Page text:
In HP's case, the charge is that several employees paid $10.9 million in bribes through a German subsidiary to win a Russian computer contract. The company has already tried to distance itself from the matter:
"This is an investigation of alleged conduct that occurred almost seven years ago, largely by employees no longer with H.P.," Hewlett-Packard said [in a statement late Wednesday]. "We are cooperating fully with the German and Russian authorities and will continue to conduct our own internal investigation."According to a German prosecutor, the investigation currently views HP as a victim of the action by a few rogue employees. But in the U.S., none of that may matter, which is why operating in countries were bribery and corruption are more common can become a problem back home.
"I think it's incredibly likely, almost a certainly, that there will be an investigation on the U.S. side, especially since the money allegedly was channeled through shell companies in Delaware and Wyoming," says Matt Reinhard, a Miller & Chevalier attorney who specializes in white collar crime. According to Reinhard, there are two areas in which an investigation, at least, is likely to happen. One is on the civil side through the SEC, which is unlikely to be swayed by HP's claim of victim status:
The SEC requires that companies have adequate controls in place to prevent this very thing from happening. The SEC will say that it may have been rogue employees, but you didn't have sufficient controls in place to prevent this from happening or even alert you it was happening.A civil case could be no trifle, because SEC penalties can be "pretty severe," including disgorgement of all profits from the transactions in question. If prosecuted and convicted, a company like HP could potentially have to cough up millions that it had made. A concerted effort would also be required to restore the integrity of the HP brand.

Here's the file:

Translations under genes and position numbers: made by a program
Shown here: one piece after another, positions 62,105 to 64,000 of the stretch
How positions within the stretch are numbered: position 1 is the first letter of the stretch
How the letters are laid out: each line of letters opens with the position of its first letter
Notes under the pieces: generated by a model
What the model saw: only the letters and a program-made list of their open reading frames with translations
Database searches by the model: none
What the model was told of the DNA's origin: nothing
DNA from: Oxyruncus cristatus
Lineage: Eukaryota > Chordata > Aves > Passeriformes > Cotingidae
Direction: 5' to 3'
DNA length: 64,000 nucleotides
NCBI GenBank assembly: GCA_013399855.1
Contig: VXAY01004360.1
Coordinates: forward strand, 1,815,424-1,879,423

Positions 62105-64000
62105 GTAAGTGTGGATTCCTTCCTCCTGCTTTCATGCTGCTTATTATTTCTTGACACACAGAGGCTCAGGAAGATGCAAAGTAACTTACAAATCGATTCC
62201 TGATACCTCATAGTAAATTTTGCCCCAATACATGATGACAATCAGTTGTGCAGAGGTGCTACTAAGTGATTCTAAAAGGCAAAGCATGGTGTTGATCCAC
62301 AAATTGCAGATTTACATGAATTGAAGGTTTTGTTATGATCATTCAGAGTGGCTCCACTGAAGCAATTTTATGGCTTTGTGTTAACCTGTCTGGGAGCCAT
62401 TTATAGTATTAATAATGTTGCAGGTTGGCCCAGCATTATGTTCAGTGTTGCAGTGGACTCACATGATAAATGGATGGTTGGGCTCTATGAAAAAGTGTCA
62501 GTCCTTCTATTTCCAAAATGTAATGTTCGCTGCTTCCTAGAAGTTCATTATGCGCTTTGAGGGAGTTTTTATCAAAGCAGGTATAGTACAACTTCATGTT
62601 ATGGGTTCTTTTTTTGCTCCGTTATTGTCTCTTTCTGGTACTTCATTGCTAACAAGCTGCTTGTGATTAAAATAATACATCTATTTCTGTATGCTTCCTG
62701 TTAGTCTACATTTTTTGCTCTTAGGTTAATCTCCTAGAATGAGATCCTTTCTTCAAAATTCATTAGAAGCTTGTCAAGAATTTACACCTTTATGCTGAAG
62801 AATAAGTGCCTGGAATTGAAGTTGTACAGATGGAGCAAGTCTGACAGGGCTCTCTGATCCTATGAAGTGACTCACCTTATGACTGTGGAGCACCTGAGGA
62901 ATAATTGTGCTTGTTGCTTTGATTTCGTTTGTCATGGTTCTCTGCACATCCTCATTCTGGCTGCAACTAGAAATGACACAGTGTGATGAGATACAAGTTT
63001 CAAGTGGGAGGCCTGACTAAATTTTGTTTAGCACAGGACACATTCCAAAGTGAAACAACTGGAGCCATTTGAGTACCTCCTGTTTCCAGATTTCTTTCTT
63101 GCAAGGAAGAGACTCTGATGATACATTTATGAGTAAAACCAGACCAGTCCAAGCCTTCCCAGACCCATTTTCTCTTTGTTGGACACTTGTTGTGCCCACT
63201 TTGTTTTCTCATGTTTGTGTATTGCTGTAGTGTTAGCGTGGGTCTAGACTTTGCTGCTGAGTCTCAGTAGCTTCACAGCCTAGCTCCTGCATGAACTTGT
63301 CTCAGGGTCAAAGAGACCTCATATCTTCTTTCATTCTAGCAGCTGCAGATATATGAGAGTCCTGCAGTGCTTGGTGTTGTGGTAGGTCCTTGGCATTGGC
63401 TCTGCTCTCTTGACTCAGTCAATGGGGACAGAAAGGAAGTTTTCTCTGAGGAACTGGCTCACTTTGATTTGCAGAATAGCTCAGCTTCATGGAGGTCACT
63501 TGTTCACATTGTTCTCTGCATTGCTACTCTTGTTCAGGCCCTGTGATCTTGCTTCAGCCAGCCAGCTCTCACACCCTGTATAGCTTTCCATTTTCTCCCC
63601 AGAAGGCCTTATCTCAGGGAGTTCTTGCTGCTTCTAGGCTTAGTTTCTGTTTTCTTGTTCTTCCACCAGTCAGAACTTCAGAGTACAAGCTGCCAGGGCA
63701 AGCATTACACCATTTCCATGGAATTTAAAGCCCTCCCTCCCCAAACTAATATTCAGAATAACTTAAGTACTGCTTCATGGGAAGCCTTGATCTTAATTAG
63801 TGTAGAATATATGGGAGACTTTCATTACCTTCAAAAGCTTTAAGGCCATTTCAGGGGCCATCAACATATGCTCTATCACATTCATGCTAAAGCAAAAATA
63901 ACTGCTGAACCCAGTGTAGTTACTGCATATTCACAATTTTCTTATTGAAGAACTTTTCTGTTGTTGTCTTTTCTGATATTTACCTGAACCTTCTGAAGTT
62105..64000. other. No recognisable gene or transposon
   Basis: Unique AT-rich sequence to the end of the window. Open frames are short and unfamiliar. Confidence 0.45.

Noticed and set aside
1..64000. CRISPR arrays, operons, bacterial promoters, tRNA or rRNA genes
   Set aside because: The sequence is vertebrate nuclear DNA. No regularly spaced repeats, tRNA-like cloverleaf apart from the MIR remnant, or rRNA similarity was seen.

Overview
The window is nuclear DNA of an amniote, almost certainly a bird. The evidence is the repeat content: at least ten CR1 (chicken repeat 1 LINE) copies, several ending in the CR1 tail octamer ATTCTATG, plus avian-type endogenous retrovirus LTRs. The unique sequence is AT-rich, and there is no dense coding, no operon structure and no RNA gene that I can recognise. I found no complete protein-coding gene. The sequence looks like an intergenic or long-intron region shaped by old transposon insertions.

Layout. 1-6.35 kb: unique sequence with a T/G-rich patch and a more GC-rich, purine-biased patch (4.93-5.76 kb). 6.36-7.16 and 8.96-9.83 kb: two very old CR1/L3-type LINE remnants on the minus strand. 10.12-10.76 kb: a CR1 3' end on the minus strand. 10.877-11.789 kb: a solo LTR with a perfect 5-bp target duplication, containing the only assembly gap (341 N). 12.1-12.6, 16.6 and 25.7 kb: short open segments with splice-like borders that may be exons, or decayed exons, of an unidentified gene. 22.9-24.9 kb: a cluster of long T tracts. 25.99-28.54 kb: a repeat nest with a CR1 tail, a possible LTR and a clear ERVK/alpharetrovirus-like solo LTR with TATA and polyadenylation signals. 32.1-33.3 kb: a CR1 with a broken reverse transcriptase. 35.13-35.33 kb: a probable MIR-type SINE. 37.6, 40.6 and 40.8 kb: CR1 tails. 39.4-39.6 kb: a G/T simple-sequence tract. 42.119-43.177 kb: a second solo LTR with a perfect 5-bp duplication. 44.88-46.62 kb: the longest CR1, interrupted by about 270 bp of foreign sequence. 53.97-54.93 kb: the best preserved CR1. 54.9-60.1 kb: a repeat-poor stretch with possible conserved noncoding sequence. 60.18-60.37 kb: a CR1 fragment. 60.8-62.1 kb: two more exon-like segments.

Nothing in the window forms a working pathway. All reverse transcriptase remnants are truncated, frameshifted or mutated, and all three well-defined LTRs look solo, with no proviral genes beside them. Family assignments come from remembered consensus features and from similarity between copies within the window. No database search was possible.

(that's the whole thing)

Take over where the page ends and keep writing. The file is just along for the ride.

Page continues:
It seems fairly certain that the DOJ will investigate whether HP violated the Foreign Corrupt Practices Act. Reinhard thinks that there may already be an investigation under way, because of the close working relationship between German and American anti-corruption authorities after the big Siemens $800 million settlement for allegations of $1.4 billion in bribery payments. That gives an idea of how bad monetarily things can get.
[UPDATE: The SEC has now officially started an investigation of whether HP violated any provisions of the Foreign Corrupt Practices Act, or FCPA.]
If you think that perception of corruption correlates to the actual practice, then some of the biggest foreign countries for U.S. high tech companies have have some of the worst exposure. Transparency International's 2009 Corruption Perceptions Index, based on surveys, rates countries on a 1 to 10 scale, with higher scores meaning that countries are perceived as less corrupt. The top score of 9.4 goes to New Zealand. Germany is in 14th place with 8. The United States sits at number 19 with a score of 7.5. China's score is 3.6, with India getting a 3.4. Russia is at 2.2. Chances of running into trouble -- or having employees who bring it to you -- seem increasingly high, and, as the saying goes, "ignorance of the law is no excuse."
A short aside -- just what do you have to do to get smacked down for bribery in Russia, which has a long-standing reputation for corruption? Could HP, through the actions of some employees, have become the pawn in some internal Russian political fight? Could that turn into yet another source of pain for the company? And one more question: could the equipment exported have violated U.S. technology export controls? There is much to watch, but many US tech firms may have in interest in the outcome.
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